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February 17, 2011

Wildlife Hotspots

Animal handling along the Guatemalan border

Humane Society International


  • Guatemalan border police learn from HSI's interactive animal handling CD. Mike Skuja/HSI

  • HSI Consultant Shirley Ramirez leads the class through snake handling. Mike Skuja/HSI

  • A student learns the proper way to handle a snake during the hands-on portion of the training. Mike Skuja/HSI

  • Animal handling workshop participants in Guatemala. Mike Skuja/HSI

by Mike Skuja

Guatemala’s Izabal region along the Caribbean coast is world-renowned for its biodiversity and striking landscapes, including rainforests, mangroves, and winding rivers. Here manatees, jaguars, macaws, and primates find homes.

Parrots and the law

While this biodiversity thrills visitors, try to imagine you are a Guatemalan law enforcement agent stationed in the region with no knowledge of—and perhaps not even a strong interest in—wildlife conservation. Also imagine yourself tasked with handling animals from parrots to crocodiles—Indeed, a nearly 7-foot-long crocodile was a recent guest in Puerto Barrios, Guatemala—as you enforce laws against illegal trade in wildlife.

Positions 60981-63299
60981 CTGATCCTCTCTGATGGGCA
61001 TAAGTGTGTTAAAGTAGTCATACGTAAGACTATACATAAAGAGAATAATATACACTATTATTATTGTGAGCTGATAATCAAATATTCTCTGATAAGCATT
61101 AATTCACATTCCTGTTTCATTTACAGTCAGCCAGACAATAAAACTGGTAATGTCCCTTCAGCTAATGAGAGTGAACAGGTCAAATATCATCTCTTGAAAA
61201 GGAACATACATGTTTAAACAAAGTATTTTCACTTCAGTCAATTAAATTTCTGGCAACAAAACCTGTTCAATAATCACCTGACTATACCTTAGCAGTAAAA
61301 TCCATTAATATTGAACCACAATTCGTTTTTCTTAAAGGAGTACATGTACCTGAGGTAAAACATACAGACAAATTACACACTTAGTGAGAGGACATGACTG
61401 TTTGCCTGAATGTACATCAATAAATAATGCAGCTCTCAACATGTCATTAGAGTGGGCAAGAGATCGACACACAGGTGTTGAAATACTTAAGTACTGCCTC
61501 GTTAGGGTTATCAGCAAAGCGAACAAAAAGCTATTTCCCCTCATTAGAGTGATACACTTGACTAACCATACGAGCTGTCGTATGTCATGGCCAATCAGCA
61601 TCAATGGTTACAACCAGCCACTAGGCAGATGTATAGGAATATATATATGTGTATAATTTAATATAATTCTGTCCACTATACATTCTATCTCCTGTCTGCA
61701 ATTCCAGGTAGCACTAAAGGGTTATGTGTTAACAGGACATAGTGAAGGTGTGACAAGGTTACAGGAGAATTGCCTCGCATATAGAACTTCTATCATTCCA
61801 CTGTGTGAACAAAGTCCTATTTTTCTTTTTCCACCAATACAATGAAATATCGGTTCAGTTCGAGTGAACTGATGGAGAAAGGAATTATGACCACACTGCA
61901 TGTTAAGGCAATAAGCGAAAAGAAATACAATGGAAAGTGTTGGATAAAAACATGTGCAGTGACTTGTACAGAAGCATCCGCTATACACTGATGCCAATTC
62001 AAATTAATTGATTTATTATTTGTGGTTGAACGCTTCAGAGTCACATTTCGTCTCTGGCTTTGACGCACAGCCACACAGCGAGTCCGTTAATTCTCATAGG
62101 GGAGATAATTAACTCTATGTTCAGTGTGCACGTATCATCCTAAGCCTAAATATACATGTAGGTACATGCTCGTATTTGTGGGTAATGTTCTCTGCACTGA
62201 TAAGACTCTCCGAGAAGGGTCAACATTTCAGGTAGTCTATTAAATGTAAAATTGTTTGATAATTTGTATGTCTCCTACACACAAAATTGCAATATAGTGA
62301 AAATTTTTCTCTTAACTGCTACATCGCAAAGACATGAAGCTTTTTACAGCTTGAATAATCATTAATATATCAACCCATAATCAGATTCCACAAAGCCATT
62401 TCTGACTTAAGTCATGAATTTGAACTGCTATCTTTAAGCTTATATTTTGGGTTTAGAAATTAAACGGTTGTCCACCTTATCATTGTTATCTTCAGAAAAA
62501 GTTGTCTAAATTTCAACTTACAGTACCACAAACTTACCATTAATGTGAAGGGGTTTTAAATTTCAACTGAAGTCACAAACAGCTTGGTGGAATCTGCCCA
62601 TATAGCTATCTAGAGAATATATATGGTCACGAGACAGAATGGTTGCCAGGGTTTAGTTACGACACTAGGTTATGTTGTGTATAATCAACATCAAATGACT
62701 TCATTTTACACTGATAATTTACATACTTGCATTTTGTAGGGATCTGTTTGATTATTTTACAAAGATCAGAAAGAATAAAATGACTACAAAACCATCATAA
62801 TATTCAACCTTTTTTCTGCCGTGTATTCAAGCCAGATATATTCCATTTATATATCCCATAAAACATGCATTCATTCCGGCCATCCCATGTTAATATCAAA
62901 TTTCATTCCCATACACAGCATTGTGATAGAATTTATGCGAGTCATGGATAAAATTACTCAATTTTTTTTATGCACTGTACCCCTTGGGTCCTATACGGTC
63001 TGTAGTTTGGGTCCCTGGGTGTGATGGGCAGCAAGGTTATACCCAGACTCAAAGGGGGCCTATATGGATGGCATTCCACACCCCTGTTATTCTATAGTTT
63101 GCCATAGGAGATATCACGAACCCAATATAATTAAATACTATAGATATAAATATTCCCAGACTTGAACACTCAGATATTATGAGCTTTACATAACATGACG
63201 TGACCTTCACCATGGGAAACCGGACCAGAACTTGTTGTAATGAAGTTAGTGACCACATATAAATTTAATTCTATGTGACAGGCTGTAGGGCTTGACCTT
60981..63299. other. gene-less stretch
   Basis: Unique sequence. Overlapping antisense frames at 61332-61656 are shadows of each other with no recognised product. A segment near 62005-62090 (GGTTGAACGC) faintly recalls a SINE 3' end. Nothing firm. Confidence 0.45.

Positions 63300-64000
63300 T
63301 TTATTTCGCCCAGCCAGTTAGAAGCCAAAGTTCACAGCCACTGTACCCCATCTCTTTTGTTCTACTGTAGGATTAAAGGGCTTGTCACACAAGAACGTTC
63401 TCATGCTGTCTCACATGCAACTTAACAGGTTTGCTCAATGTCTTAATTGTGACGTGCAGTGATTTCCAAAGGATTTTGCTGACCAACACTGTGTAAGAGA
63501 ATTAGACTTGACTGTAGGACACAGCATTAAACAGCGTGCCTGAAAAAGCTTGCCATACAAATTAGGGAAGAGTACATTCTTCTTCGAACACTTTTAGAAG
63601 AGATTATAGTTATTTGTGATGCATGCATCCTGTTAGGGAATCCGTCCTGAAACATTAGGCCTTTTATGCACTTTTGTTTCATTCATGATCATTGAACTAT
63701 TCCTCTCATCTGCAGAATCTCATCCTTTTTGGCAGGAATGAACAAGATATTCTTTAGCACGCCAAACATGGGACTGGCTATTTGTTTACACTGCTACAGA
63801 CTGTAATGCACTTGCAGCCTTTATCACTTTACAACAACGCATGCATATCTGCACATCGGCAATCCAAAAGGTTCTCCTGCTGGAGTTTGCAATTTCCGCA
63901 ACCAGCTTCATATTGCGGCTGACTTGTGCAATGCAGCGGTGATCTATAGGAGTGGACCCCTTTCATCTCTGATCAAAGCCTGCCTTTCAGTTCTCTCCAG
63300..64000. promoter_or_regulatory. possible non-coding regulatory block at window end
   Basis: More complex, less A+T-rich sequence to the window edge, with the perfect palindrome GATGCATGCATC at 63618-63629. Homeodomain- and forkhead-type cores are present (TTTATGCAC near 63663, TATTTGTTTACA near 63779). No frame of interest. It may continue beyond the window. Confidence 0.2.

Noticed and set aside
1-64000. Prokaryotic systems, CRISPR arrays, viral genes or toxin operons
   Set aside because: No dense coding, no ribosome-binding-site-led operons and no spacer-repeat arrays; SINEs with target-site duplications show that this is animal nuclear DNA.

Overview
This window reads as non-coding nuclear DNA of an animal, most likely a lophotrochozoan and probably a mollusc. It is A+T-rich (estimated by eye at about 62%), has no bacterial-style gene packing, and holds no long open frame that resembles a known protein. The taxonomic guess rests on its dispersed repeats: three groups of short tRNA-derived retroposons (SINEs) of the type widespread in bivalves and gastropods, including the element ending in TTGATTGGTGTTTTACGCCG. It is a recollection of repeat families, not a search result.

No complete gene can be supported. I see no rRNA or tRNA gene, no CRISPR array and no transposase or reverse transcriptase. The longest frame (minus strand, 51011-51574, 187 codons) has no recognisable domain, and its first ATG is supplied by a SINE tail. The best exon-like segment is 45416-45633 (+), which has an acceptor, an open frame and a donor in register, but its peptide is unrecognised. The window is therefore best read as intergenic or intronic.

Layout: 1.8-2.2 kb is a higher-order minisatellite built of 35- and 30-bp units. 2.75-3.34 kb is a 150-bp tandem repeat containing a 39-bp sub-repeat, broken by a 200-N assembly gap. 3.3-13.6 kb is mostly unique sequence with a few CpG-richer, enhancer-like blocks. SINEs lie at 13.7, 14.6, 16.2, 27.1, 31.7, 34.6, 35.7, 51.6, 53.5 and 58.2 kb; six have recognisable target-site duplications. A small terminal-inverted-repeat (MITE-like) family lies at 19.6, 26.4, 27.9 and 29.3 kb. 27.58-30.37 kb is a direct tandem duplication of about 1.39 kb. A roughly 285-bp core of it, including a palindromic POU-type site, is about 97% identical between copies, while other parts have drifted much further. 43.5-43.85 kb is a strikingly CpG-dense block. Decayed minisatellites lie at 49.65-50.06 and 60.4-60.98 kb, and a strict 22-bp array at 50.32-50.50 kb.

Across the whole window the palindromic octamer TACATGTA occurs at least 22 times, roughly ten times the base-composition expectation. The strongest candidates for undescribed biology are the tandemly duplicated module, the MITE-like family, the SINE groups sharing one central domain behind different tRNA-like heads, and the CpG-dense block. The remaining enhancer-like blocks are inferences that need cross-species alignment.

HSI looks at this difficult situation and sees a two-fold opportunity: to bring wildlife handling training to a new audience and to inspire pride and interest in the region’s unique natural resources from the ground up. Our strongest tool in this trade: participatory training with an interactive curriculum, which has participants learning first-hand how to safely handle wild animals.

A teachable moment

Wildlife biology and animal handling are educational themes that don't always reach the more remote frontier areas in Central America; yet this is just the sort of work HSI does in our International Trade and Development department. While it involves long, slow travel from capital cities to border areas, it also means the audience is often more receptive, as they haven’t had an opportunity for such education in the past.Such was the case in Puerto Barrios, a border city on the Caribbean coast of Guatemala near Belize—a center for trafficking wildlife. 

HSI staff and consultant Shirley Ramirez, a Costa Rican wildlife biologist, trained 32 participants in proper animal handling techniques, as well as eight trainers to further such teaching in the future. Police, INTERPOL, customs agents, and even firemen may seem unlikely targets for a wildlife education curriculum in Central America; yet it's these same people often charged with serving as liaisons within their own communities when human-wildlife conflicts arise and when illegal wildlife arrives in their ports of call.

Far-reaching results 

HSI is conducting a series of animal handling workshops in border areas throughout Central America and the Dominican Republic. The training in Guatemala was the fourth such workshop in this series. Wild animals today face a variety of challenges. Through our animal handling curriculum and other interactive tools, HSI hopes to confront at least one of those challenges.